The day is hot and dry. Red dust swirls in the air giving everything a reddish brown tint. The heat of the noonday sun and shimmering heat haze reminds Jesus and his followers of their thirst. Jacob’s well comes into sight and Jesus gratefully takes a seat on the edge of the well while his disciples go into the city to buy food.
The disciples go into a Samaritan city for food. How odd. Jews don’t risk Samaritan fare. Jesus is on his way to Galilee. He could have gone the long way around Samaria, most Jews did to avoid encounters with such inferior beings. Jesus, being Jesus, walks through the middle of potentially hostile territory.
As he rests, a woman of Samaria approaches. How odd. What could send her to the well in this heat? A Jew sits at the well. She braces for the dissing she’s sure will come.
Oh, how we love to feel superior to that woman. We’ve dissed her for centuries. Her behavior, lewd and wanton, disgraceful, disgusting, disreputable, despicable. We dismiss her without getting to know her. She’s invisible.
There’s an accent that when I have heard it I immediately thought redneck, uneducated, grossly prejudiced. I don’t even have to see the person, just hear the accent. The person is invisible. I know nothing about the person, just the accent and I make a judgmental, dismissive decision. Have you ever done that? Dismissed a person as inferior? Without seeing?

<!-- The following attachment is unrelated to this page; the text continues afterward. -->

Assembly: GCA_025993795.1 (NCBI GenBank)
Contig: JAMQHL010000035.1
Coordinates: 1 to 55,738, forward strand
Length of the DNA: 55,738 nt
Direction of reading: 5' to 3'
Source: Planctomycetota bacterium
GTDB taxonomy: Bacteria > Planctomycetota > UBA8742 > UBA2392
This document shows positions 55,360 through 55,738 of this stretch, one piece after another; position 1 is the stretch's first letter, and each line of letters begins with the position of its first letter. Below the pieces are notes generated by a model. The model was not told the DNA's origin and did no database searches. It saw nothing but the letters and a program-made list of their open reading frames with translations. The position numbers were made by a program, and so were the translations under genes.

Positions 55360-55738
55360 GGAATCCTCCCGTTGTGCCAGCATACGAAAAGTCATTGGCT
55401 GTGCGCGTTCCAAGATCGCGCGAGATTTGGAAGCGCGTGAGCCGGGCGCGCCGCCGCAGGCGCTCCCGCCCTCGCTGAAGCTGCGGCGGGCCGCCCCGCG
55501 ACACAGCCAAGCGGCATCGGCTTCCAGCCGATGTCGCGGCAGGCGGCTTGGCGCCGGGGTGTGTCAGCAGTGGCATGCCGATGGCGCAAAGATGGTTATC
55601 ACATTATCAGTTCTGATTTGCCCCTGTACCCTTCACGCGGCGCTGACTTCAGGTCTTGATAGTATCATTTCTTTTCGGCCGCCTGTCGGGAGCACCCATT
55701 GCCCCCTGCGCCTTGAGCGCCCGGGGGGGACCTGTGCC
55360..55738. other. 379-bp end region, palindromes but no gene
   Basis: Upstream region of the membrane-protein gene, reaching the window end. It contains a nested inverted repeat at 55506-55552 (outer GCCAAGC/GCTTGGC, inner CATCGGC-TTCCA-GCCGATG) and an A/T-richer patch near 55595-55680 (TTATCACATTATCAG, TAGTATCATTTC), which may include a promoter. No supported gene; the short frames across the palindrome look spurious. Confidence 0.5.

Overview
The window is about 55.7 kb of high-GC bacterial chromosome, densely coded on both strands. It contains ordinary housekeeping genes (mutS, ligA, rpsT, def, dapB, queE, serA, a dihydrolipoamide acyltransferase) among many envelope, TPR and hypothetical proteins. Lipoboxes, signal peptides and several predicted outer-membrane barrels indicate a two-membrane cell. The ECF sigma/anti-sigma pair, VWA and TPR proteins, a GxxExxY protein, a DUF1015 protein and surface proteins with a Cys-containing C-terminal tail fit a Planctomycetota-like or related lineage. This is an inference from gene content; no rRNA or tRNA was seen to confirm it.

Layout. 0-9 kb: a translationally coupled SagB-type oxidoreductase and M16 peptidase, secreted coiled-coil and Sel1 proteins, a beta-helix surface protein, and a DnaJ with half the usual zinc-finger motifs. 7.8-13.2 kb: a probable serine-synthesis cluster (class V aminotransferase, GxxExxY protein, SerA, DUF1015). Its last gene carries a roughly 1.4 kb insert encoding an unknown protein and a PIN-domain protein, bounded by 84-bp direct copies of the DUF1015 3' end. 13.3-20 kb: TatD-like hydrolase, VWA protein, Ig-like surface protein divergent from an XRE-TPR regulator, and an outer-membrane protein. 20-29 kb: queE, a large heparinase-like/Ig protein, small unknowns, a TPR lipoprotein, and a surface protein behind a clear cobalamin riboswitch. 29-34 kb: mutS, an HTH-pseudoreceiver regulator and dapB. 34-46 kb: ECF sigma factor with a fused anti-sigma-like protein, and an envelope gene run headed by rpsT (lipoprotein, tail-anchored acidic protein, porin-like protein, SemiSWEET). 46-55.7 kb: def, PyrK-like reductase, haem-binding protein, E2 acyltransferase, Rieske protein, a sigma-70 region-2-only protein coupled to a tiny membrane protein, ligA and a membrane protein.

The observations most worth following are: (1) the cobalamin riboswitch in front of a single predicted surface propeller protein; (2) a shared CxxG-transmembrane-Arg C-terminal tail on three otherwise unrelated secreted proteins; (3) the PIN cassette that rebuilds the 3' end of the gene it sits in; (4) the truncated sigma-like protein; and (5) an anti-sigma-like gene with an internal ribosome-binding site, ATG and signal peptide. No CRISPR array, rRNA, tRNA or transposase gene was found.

I suppose one way of feeling good about ourselves is to put another down. Have you heard the one about… and the joke cuts or denigrates a person or group. We laugh and feel superior. At least I am not like that person. Oh, wait Jesus told a story about a self satisfied Pharisee who looked down his long nose at a tax collector praying in agony. “Thank you, Lord, that I am not like that man.” And which one went away justified in the Lord?
Family feuds and feuds between nations usually begin with name calling. Do you know what my sister (or China, or Presidential candidate, put in as name) did yesterday! It’s not a question, it’s a call to arms. We start denigrating nations we don’t like. After the bombing of Pearl Harbor we denigrated all Japanese, even incarcerating Americans of Japanese descent.
Generals quickly put a stop to the Christmas miracles in the European trenches. It’s hard to shoot a person whose family we can picture, a young man with a sweetheart, parents who love him. A person rather like me. We need to make the other Other, different, beneath us. We need to feel superior in our being, in our way of life, in our cause.
Think of the names established folks give each wave of incoming immigrants–from Ireland, Italy, China, Mexico, Syria. We are so superior to each wave of immigrants. Each wave is going to steal our jobs, change the American way of life. Our superiority renders the Other invisible, unknown except for fear.